PRINCETON, NJ -- At 46%, President Obama's job approval average for the week ending May 30 is the lowest weekly average of his administration, one point below the previous low of 47% measured in April.
Overall, Obama's weekly job approval average has generally been quite stable in 2010 so far, and has been at or below 50% since mid-February. It fell out of the 60% range in early summer 2009 and first fell below 50% in late November.
Obama Rating Lower Than Most Presidents' Comparables
Obama's end-of-May weekly average is lower than the single-survey ratings for all but two of the nine elected presidents since Eisenhower during May of those presidents' second years in office. Ronald Reagan's approval rating in a May 1982 survey was 45%, one point below Obama's current rating, and Jimmy Carter was at 43% in May 1978. George W. Bush's 77% was the highest such reading, reflecting the continuing rally effect that followed the Sept. 11, 2001, terrorist attacks.
Approval Among Independents Reaches New Low
Obama's current 41% weekly approval rating among independents is by one point the lowest of his administration. His 81% rating among Democrats is tied for the lowest so far among that group, while his current 16% among Republicans is actually up slightly from recent weeks.
The current 65-point "polarization gap" between Democrats and Republicans in their approval of Obama is slightly smaller than the average 69-point gap so far this year.
Solid Support Among Blacks; Steady Among Whites
Obama's weekly average among blacks remains very high, at 93%, while his 39% approval rating among non-Hispanic whites is roughly where it has been since March. There is evidence that Obama's approval rating among Hispanics has been slipping; Gallup will analyze his standing among Hispanics in detail (based on larger sample aggregations) in a forthcoming report on Gallup.com.
President Obama's weekly job approval averages have generally been quite stable this year, with a range extending between 46% and 51% since January. At the same time, these readings represent a significant drop-off in approval compared with the 60%+ ratings he had for the first five months of his administration and his overall average of 57% in 2009.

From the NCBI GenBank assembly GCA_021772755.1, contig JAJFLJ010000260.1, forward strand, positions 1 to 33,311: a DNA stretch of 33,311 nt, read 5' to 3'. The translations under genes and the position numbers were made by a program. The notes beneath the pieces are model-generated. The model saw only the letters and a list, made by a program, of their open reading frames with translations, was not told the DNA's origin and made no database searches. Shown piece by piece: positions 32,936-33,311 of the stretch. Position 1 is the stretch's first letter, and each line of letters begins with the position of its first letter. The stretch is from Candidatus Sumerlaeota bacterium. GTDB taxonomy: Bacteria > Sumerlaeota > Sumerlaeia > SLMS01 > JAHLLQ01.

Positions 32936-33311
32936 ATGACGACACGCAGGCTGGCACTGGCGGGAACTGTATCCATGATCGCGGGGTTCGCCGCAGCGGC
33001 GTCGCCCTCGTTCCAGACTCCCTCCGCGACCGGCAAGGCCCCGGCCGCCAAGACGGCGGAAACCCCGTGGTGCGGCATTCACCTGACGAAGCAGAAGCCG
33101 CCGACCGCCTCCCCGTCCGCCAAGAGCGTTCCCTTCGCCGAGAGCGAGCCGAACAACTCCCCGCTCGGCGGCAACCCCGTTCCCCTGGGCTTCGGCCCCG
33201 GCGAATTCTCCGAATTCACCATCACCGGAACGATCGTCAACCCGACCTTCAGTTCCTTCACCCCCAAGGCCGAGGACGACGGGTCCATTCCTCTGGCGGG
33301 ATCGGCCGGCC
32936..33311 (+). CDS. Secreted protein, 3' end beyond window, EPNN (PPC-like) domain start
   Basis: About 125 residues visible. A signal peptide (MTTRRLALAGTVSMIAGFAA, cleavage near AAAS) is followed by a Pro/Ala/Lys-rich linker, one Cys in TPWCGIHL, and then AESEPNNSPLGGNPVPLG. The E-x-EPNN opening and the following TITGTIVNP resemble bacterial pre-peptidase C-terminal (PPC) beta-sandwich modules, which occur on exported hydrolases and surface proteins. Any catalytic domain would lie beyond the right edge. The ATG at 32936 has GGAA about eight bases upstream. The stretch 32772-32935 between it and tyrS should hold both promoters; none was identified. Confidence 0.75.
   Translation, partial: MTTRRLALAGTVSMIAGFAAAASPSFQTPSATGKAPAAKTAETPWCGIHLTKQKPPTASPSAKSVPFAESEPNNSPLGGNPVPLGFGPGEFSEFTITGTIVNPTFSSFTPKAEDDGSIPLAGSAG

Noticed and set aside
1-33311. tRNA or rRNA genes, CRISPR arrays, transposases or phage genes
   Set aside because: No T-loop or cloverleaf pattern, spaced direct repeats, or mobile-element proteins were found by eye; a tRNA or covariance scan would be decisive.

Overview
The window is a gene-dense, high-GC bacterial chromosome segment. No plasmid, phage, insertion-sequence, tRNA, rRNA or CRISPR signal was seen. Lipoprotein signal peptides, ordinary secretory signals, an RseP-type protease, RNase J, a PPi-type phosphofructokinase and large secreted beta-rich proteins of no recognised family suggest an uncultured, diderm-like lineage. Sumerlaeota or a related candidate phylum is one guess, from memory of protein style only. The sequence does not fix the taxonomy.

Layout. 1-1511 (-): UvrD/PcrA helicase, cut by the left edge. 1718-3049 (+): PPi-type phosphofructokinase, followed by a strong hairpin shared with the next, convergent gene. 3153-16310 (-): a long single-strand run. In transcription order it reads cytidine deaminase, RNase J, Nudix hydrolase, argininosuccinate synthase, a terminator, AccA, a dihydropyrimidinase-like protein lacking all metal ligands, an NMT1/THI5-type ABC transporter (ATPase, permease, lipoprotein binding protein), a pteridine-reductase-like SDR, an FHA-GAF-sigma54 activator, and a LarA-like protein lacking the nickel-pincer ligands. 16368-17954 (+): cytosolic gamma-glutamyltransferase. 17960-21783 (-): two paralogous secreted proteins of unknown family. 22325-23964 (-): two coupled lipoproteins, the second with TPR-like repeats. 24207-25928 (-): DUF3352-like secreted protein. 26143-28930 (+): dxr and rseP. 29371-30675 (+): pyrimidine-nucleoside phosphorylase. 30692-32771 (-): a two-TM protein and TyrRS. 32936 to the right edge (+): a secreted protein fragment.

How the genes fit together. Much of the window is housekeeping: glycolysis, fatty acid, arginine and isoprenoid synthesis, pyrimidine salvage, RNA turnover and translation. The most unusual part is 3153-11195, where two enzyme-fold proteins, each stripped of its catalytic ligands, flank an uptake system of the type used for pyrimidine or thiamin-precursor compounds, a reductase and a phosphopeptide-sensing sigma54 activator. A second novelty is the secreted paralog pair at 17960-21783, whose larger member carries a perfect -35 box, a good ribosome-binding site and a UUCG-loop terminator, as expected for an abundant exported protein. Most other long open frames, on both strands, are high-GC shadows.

Obama's current 46% weekly average is slightly below where it has been recently. It can be difficult to identify precisely what causes ups and downs in a president's approval rating. There was a great deal of news focus on the BP oil spill last week, and, although it may be tempting to say the spill is affecting Obama's ratings, it is impossible to say this with certainty.
Last week was also a down week for Democrats in terms of their relative positioning on Gallup's generic ballot. It will be important to monitor both the generic ballot and Obama's approval rating in the weeks ahead to see whether last week represented a short-lived drop in Democrats' fortunes, or the beginning of a trend that could carry forward into the intensive fall election season.
Explore President Obama's approval ratings in-depth and compare to past presidents in the Gallup Presidential Job Approval Center.
Results are based on telephone interviews conducted May 24-30, 2010, with a random sample of 3,591 national adults, aged 18 and older, living in all 50 U.S. states and the District of Columbia, selected using a random-digit-dial sampling technique.
For results based on the total sample of national adults, one can say with 95% confidence that the maximum margin of error is ±2 percentage points.
Interviews are conducted with respondents on landline telephones and cellular phones, with interviews conducted in Spanish for respondents who are primarily Spanish-speaking. Each sample includes a minimum quota of 150 cell phone respondents and 850 landline respondents, with additional minimum quotas among landline respondents for gender within region. Landline respondents are chosen at random within each household on the basis of which member had the most recent birthday.
Samples are weighted on the basis of gender, age, race, Hispanic ethnicity, education, region, adults in the household, cell phone only status, cell phone mostly status and phone lines. Demographic weighting targets are based on the March 2009 Current Population Survey figures for the aged 18 and older non-institutionalized population living in U.S. telephone households. All reported margins of sampling error include the computed design effects for weighting and sample design.
In addition to sampling error, question wording and practical difficulties in conducting surveys can introduce error or bias into the findings of public opinion polls.